Immune checkpoint therapy (ICT) results in durable responses in individuals with some cancers, but not all patients respond to treatment. ICT improves CD8+ cytotoxic T lymphocyte (CTL) function, but changes in tumor antigen-specific CTLs post-ICT that correlate with successful responses have not been well characterized. Here, we studied murine tumor models with dichotomous responses to ICT. We tracked tumor antigen-specific CTL frequencies and phenotype before and after ICT in responding and non-responding animals. Tumor antigen-specific CTLs increased within tumor and draining lymph nodes after ICT, and exhibited an effector memory-like phenotype, expressing IL-7R (CD127), KLRG1, T-bet, and granzyme B. Responding tumors exhibited higher infiltration of effector memory tumor antigen-specific CTLs, but lower frequencies of regulatory T cells compared to non-responders. Tumor antigen-specific CTLs persisted in responding animals and formed memory responses against tumor antigens. Our results suggest that increased effector memory tumor antigen-specific CTLs, in the presence of reduced immunosuppression within tumors is part of a successful ICT response. Temporal and nuanced analysis of T cell subsets provides a potential new source of immune based biomarkers for response to ICT.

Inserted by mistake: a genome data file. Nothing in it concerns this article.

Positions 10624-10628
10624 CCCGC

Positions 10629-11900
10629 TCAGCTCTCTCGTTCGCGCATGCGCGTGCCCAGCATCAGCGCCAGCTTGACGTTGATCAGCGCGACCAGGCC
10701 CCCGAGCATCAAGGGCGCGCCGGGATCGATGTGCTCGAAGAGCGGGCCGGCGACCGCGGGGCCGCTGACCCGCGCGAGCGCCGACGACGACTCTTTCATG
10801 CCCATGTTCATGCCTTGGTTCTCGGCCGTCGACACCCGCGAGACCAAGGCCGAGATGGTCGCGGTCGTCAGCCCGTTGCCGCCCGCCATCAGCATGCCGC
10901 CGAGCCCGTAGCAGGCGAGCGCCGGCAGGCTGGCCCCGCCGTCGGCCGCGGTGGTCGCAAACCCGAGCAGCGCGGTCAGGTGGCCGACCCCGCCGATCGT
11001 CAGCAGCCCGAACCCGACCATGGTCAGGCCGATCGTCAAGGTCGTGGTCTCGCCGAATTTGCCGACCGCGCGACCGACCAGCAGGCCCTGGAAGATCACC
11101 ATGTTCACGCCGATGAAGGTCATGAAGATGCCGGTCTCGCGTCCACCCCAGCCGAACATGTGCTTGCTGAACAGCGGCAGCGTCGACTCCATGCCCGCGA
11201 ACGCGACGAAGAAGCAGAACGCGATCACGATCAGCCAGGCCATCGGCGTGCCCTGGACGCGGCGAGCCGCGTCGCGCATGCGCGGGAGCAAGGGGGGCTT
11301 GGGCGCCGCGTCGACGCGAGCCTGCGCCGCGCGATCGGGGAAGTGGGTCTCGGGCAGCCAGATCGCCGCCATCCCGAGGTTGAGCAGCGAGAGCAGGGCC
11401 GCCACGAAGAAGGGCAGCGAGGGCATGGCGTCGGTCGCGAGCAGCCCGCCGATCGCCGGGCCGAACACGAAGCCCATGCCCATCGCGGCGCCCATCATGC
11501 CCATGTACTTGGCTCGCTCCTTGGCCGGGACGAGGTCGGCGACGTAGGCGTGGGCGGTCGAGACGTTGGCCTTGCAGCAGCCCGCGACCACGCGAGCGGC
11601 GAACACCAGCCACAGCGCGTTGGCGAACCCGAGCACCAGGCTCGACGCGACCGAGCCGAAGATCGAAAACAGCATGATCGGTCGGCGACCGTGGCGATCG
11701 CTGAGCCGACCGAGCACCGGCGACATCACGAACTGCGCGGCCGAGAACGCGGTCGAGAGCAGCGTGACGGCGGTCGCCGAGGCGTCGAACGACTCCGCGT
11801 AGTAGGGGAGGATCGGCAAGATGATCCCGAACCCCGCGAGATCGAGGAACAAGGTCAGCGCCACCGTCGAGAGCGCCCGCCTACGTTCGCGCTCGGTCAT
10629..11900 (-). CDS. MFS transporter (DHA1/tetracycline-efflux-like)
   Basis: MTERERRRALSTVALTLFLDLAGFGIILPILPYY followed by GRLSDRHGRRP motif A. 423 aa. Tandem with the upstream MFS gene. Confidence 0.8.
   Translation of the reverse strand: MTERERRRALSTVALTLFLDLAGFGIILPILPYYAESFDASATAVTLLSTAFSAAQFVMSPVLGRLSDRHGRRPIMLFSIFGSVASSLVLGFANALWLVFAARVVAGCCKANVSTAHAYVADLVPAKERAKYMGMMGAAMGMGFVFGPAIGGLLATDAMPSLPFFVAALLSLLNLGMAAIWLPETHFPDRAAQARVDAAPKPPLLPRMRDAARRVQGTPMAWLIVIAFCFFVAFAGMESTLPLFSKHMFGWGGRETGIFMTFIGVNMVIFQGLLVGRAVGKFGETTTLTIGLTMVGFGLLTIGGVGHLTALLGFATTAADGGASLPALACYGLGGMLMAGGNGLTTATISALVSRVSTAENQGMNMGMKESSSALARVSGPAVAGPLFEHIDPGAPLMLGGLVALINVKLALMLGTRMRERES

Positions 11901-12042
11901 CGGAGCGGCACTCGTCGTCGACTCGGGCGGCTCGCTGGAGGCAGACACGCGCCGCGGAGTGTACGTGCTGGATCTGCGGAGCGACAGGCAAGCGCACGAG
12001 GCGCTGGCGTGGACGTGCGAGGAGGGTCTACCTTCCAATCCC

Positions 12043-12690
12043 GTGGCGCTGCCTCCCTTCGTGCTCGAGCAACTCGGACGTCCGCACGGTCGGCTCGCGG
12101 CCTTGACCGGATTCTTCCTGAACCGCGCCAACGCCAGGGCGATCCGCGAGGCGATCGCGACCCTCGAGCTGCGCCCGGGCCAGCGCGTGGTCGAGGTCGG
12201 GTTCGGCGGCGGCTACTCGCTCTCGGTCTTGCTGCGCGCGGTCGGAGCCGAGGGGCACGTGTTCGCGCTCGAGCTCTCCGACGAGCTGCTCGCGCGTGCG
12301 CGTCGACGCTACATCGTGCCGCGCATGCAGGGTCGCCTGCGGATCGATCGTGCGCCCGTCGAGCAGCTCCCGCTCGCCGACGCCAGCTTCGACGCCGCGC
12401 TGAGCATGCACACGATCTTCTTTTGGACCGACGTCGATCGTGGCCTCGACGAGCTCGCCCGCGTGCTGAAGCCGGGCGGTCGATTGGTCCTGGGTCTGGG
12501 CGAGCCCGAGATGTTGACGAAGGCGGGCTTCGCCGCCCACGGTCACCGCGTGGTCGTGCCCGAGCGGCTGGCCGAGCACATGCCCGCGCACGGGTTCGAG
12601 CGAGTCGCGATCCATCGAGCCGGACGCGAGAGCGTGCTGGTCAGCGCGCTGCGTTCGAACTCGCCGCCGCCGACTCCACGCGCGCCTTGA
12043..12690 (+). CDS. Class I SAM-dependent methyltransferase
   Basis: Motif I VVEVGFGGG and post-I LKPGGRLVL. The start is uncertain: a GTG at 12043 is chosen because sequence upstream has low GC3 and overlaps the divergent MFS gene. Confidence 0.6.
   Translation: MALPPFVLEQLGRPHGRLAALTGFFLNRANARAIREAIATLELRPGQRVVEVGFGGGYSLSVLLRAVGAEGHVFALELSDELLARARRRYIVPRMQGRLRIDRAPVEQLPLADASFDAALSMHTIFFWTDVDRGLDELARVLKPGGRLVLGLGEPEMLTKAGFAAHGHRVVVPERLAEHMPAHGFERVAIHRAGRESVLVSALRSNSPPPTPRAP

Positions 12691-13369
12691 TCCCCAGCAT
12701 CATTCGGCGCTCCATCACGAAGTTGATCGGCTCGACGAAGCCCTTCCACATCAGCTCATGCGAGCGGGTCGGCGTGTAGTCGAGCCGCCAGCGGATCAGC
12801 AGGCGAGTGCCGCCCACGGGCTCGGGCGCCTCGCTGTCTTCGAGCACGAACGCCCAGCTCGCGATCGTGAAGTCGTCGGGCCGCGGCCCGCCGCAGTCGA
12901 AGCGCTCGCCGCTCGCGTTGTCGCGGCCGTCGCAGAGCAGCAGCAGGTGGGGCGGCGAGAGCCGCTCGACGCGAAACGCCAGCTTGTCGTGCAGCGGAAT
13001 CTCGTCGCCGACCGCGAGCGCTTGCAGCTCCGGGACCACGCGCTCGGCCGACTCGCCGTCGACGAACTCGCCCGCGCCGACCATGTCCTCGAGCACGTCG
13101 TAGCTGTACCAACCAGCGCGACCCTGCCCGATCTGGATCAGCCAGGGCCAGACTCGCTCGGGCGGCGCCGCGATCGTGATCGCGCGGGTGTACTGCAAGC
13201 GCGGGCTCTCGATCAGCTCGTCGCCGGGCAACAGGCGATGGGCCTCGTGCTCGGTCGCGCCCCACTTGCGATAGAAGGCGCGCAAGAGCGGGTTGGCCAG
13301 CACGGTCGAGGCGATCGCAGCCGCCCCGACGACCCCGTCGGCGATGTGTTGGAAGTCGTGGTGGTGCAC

Case Reports In Gastrointestinal Medicine
Authors
Chris Shamatutu, Daljeet Chahal, Isabella T Tai, Peter Kwan
Publication Abstract

Colonoscopy is widely used for the diagnosis and management of colorectal disease and requires adequate bowel preparation. Ischemic colitis is a form of intestinal ischemia that presents with abdominal pain, diarrhea, and hematochezia. Risk factors include advanced age, cardiovascular disease, and diabetes. Both colonoscopy and bisacodyl bowel preparation have been described as rare causes of ischemic colitis with less than 35 cases collectively in the literature. Our review found that of these cases, there exists significant heterogeneity within individual patient characteristics. The majority of the cases are managed conservatively without complications or sequela. Due to the risk of ischemic colitis, the FDA has withdrawn bisacodyl bowel preparations from use in the USA. Bisacodyl bowel preparations are still used in Canada.

Authors
Yi-Jye Chern, Isabella T Tai
Publication Abstract